14. Ten Percent Rule
From one week to the next, do not increase your total weekly distance covered or the distance of your long ride/walk/run by more than ten percent. A big increase in distance or level of intensity greatly increases your chances of injury.
15. Cross Training
Cross training, along with regular stretching and possibly a weight training program, will reduce your risk of injury and keep the training interesting. It’s particularly important for beginners who are just starting to build their strength and endurance.
16. Take A Break
Stopping briefly for breaks during training will help you to work out the best strategy for your team, including what to eat, how long to rest, what gear changes you’ll need, etc. Use this strategy to help plan your team’s transition through the checkpoints.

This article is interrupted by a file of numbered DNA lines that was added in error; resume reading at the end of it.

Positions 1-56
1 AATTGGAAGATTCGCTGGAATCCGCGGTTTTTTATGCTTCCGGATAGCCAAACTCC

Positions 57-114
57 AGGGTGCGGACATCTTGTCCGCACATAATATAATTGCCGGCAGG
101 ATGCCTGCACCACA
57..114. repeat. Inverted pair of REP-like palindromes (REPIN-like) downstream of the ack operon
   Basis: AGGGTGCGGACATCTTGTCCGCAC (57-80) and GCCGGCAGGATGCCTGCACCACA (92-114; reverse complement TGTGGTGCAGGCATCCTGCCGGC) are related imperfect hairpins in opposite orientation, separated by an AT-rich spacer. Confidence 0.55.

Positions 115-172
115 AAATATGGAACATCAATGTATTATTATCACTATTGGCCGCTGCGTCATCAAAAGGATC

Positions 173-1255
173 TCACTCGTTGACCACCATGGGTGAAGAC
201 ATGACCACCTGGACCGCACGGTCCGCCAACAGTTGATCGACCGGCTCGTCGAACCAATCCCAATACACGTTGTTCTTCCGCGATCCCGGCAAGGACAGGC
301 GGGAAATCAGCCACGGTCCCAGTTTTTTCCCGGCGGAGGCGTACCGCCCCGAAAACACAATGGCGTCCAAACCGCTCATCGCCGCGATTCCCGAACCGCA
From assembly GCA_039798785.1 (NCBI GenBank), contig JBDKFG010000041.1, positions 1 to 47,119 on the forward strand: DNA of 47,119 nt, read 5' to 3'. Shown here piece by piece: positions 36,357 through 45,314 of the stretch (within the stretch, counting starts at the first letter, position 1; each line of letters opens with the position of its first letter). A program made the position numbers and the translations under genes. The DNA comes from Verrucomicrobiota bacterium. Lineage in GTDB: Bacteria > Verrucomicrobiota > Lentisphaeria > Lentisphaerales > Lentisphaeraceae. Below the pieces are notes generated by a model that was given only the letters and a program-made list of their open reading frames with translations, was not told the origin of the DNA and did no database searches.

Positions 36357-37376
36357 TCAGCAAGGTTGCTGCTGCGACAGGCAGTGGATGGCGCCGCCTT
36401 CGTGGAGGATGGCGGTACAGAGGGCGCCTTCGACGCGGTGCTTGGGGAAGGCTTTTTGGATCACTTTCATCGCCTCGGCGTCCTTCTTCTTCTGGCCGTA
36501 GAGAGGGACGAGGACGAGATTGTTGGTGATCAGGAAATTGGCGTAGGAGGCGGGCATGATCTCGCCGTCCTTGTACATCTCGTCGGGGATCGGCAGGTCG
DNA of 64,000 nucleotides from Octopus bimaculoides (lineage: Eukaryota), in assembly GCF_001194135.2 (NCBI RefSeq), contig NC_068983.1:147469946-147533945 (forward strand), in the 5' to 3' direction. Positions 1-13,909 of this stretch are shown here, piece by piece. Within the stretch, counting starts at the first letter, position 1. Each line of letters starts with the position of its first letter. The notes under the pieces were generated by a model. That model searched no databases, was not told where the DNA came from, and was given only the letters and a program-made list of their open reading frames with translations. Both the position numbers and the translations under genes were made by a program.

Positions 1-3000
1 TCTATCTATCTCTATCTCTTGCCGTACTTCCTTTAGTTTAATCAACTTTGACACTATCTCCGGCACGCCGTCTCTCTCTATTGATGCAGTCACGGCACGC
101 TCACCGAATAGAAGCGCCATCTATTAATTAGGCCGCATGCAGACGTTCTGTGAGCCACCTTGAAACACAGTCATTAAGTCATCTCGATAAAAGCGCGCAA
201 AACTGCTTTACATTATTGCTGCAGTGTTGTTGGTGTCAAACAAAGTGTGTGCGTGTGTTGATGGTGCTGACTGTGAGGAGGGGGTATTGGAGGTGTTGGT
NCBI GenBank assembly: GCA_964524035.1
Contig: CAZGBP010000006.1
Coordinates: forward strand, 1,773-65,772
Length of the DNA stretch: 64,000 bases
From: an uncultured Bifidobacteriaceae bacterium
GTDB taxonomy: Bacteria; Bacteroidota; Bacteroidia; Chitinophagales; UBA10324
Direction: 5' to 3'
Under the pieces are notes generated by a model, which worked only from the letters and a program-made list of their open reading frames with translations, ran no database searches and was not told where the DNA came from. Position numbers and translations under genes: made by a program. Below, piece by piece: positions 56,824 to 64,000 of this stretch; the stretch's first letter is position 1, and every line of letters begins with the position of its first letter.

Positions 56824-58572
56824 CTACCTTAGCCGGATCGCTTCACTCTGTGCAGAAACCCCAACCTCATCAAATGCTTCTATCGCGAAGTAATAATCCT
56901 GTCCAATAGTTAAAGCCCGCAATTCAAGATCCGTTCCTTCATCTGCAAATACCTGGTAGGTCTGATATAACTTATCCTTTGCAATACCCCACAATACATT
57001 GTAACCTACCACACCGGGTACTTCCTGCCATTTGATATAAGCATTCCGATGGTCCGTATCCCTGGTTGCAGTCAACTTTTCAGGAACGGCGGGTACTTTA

17. Find A Rhythm
Use your training to establish a rhythm for the event. If you are planning to include running in the event, a popular run/walk pattern is to run 20 minutes then walk 5 minutes. Some people prefer a walk/walk or even a walk/jog pattern where you might jog the flats and walk the rest. Again, apply the pattern that you practiced in training. Nearly all teams (including the most advanced) walk the up hills –even the small hills -to conserve their energy.
18. Make It Fun
When you’re going in for the long haul, team mates or friends make for more fun. They will also help you to establish more credible team goals, and provide entertainment and encouragement. Arrange your training hike to finish at a beach or local restaurant, and then invite your support crew to join you for a small celebration.